His mom then came over and helped him say a prayer for me.  She told me he really likes church.  I told her, maybe he’ll end up getting stuck here too.  I hope someday, particularly if he does end up going into ministry, I can find him and tell him this story.

Jesus said, “Let the children come to me.”  I’ve been exploring the idea that Jesus is, among other things, an ongoing, at-any-moment manifestation of God Incarnate, one who shows up in others (and maybe even me? Whoa…) from time to time.  Today, I’m convinced that Jesus showed up personally to me and blessed me at the hands of this awesome little kid.  Thanks, Ethan!

Jeremiah Wright is damn right

[UPDATE: If you haven’t seen Rev. Jeremiah Wright’s comments in their original context, follow this link.]

Rev. Dr. Jeremiah Wright, former senior pastor at Trinity United Church of Christ, has taken a lot of flak for a handful of statements he has made in a few sermons. The reason we’re supposed to care is because Rev. Wright is the pastor of Barack Obama’s home church. I suppose the thinking goes that if Barack Obama can’t be beaten on issues, perhaps he’ll go down by association if enough dirt can be heaped upon his pastor. Time will tell.

Most famously, he has uttered the words you’re not supposed to say after 9/11: “God damn America.” Here is the “full” quote (and by “full” I mean “a pathetic, 10 second snippet of what was probably a 45 minute sermon”):

27479198.jpg“The government gives them the drugs, builds bigger prisons, passes a three-strike law and then wants us to sing ‘God Bless America.’ No, no, no, God damn America, that’s in the Bible for killing innocent people. God damn America for treating our citizens as less than human. God damn America for as long as she acts like she is God and she is supreme.”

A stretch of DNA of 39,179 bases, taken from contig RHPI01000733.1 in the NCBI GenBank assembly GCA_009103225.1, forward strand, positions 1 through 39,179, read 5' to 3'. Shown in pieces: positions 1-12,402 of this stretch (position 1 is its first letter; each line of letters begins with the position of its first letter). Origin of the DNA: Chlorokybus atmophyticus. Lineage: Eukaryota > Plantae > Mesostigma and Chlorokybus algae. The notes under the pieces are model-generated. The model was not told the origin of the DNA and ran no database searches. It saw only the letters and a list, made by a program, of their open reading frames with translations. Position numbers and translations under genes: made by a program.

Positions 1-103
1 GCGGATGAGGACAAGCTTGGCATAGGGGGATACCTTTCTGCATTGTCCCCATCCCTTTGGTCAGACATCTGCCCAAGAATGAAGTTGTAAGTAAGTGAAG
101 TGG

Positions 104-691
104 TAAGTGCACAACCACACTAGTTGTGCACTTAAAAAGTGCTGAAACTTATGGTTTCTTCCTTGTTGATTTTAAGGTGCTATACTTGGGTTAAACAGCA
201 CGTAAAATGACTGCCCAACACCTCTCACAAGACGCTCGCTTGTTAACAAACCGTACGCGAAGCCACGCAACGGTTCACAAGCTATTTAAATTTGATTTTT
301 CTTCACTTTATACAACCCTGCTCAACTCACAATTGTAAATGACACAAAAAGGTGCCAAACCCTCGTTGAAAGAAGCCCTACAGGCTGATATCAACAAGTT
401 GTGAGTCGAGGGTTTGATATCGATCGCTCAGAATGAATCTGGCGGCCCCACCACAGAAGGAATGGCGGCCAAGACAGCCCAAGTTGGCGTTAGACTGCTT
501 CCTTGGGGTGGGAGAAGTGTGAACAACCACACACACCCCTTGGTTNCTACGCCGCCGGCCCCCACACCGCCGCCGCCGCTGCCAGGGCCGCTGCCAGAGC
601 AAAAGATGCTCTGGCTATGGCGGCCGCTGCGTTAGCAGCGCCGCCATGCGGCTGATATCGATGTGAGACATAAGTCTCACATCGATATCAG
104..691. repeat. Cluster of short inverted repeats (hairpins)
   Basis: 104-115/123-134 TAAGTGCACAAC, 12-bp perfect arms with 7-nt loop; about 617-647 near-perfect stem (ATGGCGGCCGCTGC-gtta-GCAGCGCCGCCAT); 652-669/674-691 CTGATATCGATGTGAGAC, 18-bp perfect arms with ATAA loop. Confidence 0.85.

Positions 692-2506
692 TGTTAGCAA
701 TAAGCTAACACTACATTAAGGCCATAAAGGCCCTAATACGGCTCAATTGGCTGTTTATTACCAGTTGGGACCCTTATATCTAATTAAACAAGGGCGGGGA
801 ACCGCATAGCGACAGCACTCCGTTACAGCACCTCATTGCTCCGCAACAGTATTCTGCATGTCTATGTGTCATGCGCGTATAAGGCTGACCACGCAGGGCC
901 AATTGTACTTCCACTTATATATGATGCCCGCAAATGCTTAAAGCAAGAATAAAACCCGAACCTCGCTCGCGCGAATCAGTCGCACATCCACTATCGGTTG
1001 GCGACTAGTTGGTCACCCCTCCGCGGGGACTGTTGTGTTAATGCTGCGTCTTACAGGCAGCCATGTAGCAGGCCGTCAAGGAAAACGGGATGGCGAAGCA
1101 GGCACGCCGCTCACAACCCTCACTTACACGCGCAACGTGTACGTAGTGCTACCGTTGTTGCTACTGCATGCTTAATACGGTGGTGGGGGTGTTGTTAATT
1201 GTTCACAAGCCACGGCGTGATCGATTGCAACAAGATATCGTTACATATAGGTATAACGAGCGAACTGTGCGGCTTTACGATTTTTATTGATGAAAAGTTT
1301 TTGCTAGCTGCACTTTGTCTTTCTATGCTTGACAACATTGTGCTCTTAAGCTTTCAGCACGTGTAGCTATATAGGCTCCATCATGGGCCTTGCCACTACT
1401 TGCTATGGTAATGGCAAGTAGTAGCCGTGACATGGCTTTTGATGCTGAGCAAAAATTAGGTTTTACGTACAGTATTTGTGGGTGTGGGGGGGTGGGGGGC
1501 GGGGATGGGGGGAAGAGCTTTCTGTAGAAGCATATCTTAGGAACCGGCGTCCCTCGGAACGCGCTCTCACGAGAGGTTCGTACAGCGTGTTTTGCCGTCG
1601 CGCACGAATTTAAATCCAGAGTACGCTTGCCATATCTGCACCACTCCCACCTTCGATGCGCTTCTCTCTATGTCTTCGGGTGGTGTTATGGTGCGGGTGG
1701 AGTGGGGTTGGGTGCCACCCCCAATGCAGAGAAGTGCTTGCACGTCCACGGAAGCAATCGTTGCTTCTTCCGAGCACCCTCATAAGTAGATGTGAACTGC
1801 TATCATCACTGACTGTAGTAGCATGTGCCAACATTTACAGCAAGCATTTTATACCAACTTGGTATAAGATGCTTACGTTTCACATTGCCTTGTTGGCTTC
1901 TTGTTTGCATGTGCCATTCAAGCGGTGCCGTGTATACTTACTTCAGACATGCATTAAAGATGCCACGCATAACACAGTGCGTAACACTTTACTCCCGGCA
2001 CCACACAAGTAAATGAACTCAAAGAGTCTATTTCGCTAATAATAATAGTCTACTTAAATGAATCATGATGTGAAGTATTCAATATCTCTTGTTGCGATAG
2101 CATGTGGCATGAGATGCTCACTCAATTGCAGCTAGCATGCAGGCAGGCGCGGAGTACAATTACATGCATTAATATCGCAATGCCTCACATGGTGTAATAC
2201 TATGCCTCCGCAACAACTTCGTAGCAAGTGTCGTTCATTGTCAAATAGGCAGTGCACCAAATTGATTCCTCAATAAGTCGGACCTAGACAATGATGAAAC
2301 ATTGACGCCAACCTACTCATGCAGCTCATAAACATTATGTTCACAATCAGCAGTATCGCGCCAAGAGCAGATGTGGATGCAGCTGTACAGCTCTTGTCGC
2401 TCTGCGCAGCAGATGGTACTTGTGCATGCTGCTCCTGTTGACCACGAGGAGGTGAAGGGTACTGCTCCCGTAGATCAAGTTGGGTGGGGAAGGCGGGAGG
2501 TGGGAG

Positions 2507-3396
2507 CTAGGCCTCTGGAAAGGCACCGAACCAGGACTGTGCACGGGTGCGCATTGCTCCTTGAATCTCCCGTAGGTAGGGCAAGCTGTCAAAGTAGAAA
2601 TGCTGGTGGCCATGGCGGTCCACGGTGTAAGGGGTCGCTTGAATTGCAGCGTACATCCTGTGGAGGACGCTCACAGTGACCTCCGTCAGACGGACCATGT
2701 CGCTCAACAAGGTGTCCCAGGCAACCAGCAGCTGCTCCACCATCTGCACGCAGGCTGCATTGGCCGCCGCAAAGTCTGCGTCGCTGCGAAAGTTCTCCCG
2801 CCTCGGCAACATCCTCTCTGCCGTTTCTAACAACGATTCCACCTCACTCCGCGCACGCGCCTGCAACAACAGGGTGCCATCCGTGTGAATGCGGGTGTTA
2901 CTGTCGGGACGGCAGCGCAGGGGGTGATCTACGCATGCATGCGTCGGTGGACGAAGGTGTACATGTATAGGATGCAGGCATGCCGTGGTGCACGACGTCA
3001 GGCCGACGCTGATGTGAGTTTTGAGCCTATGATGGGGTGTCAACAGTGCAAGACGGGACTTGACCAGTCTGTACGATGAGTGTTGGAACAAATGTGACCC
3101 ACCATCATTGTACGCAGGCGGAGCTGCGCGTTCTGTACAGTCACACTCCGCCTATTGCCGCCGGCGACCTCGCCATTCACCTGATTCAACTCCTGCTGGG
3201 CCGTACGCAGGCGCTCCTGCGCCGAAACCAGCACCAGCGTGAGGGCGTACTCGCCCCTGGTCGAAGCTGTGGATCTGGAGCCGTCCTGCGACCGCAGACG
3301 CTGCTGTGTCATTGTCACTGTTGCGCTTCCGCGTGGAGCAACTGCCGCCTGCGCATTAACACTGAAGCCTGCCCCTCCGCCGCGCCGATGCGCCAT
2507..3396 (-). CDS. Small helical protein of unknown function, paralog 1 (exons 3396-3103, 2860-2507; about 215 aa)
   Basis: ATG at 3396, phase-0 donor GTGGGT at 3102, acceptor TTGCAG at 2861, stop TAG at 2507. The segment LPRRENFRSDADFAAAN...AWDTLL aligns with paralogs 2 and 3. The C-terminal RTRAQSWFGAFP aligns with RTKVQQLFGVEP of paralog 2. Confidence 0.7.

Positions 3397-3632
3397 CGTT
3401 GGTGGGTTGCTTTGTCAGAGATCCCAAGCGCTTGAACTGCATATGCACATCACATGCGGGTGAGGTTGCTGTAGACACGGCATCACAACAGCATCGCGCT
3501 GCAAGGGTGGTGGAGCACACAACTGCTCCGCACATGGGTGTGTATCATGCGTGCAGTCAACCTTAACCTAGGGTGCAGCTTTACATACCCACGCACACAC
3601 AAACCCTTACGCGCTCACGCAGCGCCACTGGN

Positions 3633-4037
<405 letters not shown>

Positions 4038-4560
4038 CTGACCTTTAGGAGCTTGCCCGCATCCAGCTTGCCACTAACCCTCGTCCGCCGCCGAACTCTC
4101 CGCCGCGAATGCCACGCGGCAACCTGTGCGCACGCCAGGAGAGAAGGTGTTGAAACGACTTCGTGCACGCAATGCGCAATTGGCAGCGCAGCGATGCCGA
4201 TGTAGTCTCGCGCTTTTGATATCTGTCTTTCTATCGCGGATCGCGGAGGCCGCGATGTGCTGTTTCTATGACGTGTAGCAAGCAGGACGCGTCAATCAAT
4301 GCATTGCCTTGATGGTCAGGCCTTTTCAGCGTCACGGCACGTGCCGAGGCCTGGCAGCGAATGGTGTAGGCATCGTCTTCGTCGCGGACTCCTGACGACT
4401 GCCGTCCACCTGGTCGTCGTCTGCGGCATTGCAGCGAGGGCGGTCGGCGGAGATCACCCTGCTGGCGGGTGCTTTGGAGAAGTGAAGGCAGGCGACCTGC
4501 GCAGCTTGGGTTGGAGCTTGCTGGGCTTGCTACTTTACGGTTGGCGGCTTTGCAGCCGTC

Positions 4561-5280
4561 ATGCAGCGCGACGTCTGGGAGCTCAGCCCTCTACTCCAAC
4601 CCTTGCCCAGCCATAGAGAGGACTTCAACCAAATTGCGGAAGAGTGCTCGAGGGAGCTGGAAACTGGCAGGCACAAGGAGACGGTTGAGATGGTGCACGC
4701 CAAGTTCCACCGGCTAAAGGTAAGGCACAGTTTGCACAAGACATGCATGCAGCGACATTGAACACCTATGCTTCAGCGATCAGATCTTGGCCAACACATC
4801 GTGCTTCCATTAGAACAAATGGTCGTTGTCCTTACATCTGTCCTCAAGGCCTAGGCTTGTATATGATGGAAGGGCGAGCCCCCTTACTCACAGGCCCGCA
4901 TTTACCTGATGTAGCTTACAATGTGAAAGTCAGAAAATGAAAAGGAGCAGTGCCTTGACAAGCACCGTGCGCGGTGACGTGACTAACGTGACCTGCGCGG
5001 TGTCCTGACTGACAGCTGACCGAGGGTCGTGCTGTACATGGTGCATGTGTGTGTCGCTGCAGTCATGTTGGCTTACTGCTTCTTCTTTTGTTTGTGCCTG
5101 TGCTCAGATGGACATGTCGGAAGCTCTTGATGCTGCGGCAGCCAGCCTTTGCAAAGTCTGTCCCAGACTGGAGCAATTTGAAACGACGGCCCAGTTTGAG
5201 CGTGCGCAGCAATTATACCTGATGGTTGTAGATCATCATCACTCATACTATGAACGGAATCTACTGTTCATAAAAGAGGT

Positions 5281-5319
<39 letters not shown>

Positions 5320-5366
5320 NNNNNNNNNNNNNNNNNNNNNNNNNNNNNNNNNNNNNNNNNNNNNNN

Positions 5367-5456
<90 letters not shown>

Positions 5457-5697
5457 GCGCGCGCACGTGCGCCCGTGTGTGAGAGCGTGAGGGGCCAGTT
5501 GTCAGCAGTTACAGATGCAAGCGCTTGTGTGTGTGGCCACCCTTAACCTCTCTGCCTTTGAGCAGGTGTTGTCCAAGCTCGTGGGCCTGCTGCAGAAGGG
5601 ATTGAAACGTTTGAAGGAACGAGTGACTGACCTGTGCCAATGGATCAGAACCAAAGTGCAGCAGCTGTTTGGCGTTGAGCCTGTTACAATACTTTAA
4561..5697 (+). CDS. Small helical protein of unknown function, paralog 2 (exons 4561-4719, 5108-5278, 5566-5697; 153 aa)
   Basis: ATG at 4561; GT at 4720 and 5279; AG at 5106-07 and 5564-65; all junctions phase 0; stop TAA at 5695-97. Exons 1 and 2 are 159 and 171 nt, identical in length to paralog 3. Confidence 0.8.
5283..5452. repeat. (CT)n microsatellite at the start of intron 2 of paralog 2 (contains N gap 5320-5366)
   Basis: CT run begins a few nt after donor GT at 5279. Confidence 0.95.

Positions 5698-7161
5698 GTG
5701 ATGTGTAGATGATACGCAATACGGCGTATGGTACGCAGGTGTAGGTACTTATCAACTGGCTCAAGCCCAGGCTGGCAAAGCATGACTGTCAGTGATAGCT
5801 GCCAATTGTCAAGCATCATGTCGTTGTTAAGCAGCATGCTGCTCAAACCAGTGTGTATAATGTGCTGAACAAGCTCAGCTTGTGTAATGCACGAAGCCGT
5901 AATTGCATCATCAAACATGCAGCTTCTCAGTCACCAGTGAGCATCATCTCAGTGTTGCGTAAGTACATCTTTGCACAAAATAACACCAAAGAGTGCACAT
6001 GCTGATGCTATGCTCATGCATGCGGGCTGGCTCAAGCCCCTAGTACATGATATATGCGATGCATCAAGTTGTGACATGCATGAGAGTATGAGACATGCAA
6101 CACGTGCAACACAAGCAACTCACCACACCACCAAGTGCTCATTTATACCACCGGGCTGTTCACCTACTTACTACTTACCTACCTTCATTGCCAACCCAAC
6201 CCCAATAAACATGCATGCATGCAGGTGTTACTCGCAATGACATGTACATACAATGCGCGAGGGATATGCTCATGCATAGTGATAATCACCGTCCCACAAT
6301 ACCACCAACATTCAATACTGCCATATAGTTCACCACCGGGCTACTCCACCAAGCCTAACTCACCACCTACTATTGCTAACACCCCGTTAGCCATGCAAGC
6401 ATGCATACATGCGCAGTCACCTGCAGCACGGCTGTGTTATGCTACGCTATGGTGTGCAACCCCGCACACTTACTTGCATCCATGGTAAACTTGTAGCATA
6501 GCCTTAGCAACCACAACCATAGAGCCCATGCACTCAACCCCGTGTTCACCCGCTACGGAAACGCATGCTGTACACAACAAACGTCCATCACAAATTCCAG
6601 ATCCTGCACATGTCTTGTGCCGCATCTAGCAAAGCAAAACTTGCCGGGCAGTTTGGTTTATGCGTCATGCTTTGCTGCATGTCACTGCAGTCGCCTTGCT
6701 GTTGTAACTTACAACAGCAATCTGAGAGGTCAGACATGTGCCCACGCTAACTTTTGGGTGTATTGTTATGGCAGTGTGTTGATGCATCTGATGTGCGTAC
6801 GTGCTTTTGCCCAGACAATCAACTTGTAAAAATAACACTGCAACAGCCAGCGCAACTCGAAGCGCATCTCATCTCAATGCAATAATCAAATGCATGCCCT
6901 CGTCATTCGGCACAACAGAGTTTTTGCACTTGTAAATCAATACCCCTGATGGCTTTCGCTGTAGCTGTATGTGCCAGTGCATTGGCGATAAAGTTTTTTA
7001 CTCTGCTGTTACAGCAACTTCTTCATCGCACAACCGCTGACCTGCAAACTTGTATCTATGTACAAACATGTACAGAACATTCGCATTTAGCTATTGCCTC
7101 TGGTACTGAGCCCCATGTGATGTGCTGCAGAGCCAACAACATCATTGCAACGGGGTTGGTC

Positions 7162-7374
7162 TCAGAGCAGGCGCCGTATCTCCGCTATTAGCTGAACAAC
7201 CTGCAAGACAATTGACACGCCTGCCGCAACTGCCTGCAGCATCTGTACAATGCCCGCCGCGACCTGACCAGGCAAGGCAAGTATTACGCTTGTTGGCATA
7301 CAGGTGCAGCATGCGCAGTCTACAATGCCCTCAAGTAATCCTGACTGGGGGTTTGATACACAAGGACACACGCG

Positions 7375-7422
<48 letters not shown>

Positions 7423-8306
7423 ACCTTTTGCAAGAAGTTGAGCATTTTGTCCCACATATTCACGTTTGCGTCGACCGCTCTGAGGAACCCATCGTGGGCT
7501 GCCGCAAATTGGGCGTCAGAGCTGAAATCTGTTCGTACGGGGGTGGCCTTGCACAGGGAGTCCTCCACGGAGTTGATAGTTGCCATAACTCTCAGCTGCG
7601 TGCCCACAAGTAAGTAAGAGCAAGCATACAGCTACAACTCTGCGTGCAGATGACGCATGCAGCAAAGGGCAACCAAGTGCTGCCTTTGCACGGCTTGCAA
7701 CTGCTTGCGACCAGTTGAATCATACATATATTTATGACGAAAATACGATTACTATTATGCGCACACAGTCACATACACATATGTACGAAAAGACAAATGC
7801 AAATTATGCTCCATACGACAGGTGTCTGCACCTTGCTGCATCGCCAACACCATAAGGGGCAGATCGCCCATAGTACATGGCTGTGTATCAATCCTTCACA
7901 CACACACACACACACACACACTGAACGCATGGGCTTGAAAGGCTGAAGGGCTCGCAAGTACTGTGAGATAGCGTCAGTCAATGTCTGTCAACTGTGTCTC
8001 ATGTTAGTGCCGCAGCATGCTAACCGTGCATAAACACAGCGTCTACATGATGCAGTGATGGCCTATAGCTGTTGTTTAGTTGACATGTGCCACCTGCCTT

Troubling words. But Rev. Jeremiah Wright is prophetic – and right.

It is an utter perversion of Christianity to think that God sanctions everything that America is or does – yet how many Christian leaders behave as if America is God’s Special Favorite? I’m sorry to say it, but we aren’t God’s favorites, just because we fly the Stars and Stripes. America is simply our nation, both great and flawed, with both a proud history of dissent and protecting minority voices, and a shameful history of abuse and oppression from the majority.

To whatever extent God damns anything, you can be damn sure that the God of Jesus Christ would damn slavery.

You can be damn sure that God would damn the government for selling crack in inner cities in order to finance the Contras.

You can be damn sure that God damns the American slaughter of innocent people, whether in Hiroshima or Baghdad.

If our God is a God of justice and mercy at all, it is clear that there are damnable aspects about America throughout her history. It is shocking to hear “God damn America!” But that’s nowhere near as shocking as the notion that God categorically blesses everything America does.

(For more on this, please see Devilstower’s excellent diary on DailyKos.)